Pros – Comprehensive and the least restrictive option.
Cons – More expensive. Application may receive objections from local residents / responsible authorities. An application form (Including an Operating Schedule) is required. Licence takes between one and two months to be granted depending on objections being received.
Temporary event notices and premises licences explained
Temporary event notice (TENs) explained
If a village hall committee is only expecting to hold up to a maximum of 15 events in a year and the other limitations of a TEN are not too restrictive, they may consider serving a TEN for each specific occasion. This is not an application for a licence but a notification by the event organiser to us, the police and environmental health service that an event is intended to be held.
TENs can be used to authorise ad hoc events held in premises involving no more than 499 people at any one time. The event organiser must, no later than 10 working days before the day on which the event is to start, give copies of the notice to us, the relevant chief officer of police and environmental health service. There must be a minimum of 24 hours between events in respect of the same premises and each event covered by a TEN can only last up to 96 hours. Please note that there are notification requirements and you are advised to see a separate advice sheet available from us relating to TENs. You may give notice of a TEN and pay for it online. If you give notice online it then becomes our responsibility to serve copies of the notice on the police and environmental health.
There are limits to the numbers of TENS that can be issued in any year as follows:
- Personal licence holders can issue up to 50 in any year
- Non-personal licence holders can issue up to five in any year
- No more than 15 TENs can be given in respect of any particular premises in any calendar year, subject to a maximum aggregate duration of 21 days in any year at any individual premises
Provided that the criteria set out above are met, only the police and environmental health may intervene to prevent an event or agree a modification of the arrangements for an event covered by a TEN. This is only in regard to the provisions of the Licensing Act 2003. It does not prevent other responsible authorities exercising their powers under other legislation. For example, our environmental protection team can still exercise their powers under the Environmental Protection Act 1990 and serve an abatement notice to prohibit a statutory noise nuisance and seize noise making equipment, if necessary. If the police or environmental health team make an objection then if a compromise cannot be arranged we will arrange for the issue to be heard by a Licensing and Enforcement Sub-Committee which has the option to serve a counter notice to stop the event.
If you want to carry out licensable activities at a community premises on a permanent basis then you will need to apply to us for a premises licence.
For a new premises licence you will need to submit an application to the us together with an operating schedule (see below). The application will have to be advertised in a paper circulating in the area and responsible authorities and residents will be able to make representations regarding the application. If there are no representations the licence will be granted, otherwise the application will go before a Licensing and Enforcement Sub-Committee for a hearing and a decision.
The application form is available to print off or to complete by online application on our page apply for a new premises licence.
What is an operating schedule?
An operating schedule is a document that includes a statement of the following matters:
- The relevant licensable activities
- The times during which it is proposed that the relevant licensable activities are to take place
- Any other times during which it is proposed that the premises are to be open to the public
- Where the applicant wishes the licence to have effect for a limited period, that period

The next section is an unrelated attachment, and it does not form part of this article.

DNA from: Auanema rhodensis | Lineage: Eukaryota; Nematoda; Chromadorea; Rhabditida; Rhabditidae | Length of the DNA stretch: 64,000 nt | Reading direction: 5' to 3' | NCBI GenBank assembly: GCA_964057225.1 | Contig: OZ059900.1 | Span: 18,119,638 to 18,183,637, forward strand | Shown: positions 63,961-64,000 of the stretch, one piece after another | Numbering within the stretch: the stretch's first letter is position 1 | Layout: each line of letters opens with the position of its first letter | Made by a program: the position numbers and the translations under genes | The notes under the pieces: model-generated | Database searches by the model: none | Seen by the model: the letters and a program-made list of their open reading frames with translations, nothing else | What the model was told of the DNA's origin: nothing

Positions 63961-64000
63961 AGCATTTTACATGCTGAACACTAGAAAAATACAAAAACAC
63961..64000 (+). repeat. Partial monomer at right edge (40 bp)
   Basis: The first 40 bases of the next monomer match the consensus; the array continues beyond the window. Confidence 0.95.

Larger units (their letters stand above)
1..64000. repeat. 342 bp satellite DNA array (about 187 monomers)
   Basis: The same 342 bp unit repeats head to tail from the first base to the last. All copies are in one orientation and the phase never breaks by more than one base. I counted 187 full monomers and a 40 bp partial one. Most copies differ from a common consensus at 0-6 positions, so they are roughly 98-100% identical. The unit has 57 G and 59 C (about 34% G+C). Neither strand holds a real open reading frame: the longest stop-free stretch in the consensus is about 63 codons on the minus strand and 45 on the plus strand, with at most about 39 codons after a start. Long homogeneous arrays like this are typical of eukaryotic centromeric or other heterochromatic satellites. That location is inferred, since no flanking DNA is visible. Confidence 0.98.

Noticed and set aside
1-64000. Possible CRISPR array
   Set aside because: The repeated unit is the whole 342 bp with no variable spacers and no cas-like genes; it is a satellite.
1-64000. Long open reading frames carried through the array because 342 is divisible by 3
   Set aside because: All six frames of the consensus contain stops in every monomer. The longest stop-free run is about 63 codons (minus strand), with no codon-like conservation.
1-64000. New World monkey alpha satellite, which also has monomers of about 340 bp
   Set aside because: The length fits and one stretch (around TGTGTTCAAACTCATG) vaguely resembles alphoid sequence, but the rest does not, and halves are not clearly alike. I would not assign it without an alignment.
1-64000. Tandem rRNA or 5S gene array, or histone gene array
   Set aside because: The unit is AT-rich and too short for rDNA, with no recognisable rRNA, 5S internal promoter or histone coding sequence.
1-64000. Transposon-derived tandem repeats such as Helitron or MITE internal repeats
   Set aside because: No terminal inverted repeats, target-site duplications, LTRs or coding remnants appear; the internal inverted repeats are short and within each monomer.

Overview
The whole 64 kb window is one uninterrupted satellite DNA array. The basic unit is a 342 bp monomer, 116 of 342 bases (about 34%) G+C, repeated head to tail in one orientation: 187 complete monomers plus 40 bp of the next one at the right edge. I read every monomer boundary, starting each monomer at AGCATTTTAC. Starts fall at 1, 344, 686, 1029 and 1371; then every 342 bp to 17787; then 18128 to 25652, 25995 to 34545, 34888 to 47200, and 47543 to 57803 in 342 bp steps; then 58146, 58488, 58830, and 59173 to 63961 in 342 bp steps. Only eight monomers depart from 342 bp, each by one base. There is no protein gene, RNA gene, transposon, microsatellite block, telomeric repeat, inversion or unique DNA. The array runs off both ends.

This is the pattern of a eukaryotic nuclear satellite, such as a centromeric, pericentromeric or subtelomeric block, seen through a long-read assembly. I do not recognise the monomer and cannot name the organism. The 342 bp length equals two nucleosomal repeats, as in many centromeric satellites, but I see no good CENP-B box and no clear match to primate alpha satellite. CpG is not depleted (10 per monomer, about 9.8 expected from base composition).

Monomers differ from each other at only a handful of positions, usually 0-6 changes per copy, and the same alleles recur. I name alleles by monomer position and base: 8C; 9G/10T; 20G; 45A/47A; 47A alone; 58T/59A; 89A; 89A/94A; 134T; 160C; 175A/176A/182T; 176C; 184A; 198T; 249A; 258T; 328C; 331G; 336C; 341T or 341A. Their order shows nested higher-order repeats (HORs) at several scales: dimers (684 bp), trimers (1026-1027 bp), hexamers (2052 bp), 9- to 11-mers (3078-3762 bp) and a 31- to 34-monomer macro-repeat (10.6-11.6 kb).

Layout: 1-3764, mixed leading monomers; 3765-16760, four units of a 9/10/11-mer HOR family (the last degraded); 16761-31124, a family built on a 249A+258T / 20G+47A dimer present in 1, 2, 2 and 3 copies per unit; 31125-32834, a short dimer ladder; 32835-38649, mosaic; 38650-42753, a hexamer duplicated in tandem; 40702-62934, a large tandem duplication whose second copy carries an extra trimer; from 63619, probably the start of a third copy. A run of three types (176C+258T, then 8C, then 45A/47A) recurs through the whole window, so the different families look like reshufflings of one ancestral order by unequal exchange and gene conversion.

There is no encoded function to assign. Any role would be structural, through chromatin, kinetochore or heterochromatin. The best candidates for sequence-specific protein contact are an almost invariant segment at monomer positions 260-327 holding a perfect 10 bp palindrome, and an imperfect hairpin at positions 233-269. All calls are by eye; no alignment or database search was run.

- Where the relevant licensable activities include the supply of alcohol then a designated premises supervisor must be named
- Where the relevant licensable activities include the supply of alcohol, whether the supplies are proposed to be for consumption on the premises or off the premises, or both
- The steps which it is proposed to take to promote the licensing objectives which are the:
- prevention of crime and disorder
- protection of public safety
- prevention of public nuisance
- protection of children from harm
Where applicable the application must be accompanied by the prescribed fee. Each premises that is licensable is allocated to a fee band according to the non-domestic rateable value of the premises. Where the premises don't have a non-domestic rateable value (as is the case with most community premises) they will be allocated to Band A. Please see our fees sheet for details of the fee payable. A fee is only payable for a community premises when the sale of alcohol is included in the application.
Further points to note
- The provision of bottles of alcohol as prizes in raffles and tombola are exempt from the need for a licence if tickets are only sold at the event at which the draw takes place.
- A private party where attendees are invited to attend and no profit is to be made would not need a licence.
- An indoor sporting event does not need a licence unless it is being held as an entertainment in front of an audience.
- The supply of hot food or drink past 11pm free of charge or by a registered charity is exempt from the need for a licence.
- A premises licence or a TEN is required where ‘free’ alcohol is provided in the price of a ticket. This type of supply is a ‘sale’ of alcohol.
The Department of Culture, Music and Science has provided the following advice about whether the hiring of a village hall for a wedding reception or private party at which dancing will take place constitutes the provision of entertainment facilities.
“The hiring out of a public hall for a private event (for example, a wedding reception) would not be a licensable activity if the public are not admitted and the event organiser does not charge those for whom the entertainment is provided. A charge made for the use of the hall as a dance floor (an entertainment facility) by a public hall committee for a private wedding to the host and organiser does not make the event licensable unless the public hall committee are also managing or organising the provision of the entertainment for those attending.” The provision of alcohol for which a charge is made (a pay bar) would require licensing however. (If the alcohol is provided free of charge, no licence is required.)
Disclaimer and contact Information
Please note that the advice in this document should not be regarded as a definitive statement of the law.
We endeavour to keep you up to date with the licensing law and the Council’s website is updated regularly. If you have inquiries, please contact us.